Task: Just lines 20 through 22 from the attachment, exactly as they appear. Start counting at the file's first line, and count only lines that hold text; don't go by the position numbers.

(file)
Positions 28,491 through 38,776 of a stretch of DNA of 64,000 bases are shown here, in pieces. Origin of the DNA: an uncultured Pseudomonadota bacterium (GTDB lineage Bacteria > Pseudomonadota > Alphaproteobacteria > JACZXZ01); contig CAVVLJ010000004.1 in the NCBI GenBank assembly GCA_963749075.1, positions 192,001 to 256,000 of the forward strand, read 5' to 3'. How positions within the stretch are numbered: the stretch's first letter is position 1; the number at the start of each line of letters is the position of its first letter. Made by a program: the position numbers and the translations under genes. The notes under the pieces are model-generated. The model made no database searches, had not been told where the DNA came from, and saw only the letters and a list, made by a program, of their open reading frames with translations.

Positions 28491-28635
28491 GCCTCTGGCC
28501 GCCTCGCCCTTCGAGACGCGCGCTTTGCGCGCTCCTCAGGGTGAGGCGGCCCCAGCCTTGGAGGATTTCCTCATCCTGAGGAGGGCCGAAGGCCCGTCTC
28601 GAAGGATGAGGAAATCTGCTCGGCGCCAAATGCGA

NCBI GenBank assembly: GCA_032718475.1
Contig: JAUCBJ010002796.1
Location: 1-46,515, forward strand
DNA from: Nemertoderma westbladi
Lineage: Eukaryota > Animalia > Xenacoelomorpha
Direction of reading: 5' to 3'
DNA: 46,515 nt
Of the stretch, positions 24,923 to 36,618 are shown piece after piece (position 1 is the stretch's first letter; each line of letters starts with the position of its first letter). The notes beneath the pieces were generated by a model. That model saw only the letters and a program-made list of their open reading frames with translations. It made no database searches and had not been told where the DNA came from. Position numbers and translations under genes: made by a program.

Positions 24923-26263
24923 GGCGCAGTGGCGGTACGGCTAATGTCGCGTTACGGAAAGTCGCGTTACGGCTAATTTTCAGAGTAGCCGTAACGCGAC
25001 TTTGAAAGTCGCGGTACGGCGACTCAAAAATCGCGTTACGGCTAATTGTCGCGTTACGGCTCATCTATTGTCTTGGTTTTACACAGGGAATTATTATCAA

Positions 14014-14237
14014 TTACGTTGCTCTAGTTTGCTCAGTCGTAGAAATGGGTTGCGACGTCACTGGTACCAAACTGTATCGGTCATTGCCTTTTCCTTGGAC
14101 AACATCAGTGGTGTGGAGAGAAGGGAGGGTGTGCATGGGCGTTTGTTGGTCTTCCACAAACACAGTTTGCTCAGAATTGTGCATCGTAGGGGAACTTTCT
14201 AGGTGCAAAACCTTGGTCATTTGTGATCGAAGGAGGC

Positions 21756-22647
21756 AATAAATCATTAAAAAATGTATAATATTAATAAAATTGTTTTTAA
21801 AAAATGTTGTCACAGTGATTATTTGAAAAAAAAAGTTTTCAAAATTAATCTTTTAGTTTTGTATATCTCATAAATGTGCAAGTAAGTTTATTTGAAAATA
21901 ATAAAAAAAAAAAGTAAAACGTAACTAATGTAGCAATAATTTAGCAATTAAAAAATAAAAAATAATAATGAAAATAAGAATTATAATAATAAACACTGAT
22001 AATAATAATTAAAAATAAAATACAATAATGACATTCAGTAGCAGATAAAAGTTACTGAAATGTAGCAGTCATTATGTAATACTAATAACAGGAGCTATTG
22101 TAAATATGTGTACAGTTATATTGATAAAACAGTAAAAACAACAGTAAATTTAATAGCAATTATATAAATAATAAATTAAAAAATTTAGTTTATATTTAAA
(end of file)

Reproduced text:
14201 AGGTGCAAAACCTTGGTCATTTGTGATCGAAGGAGGC

Positions 21756-22647
21756 AATAAATCATTAAAAAATGTATAATATTAATAAAATTGTTTTTAA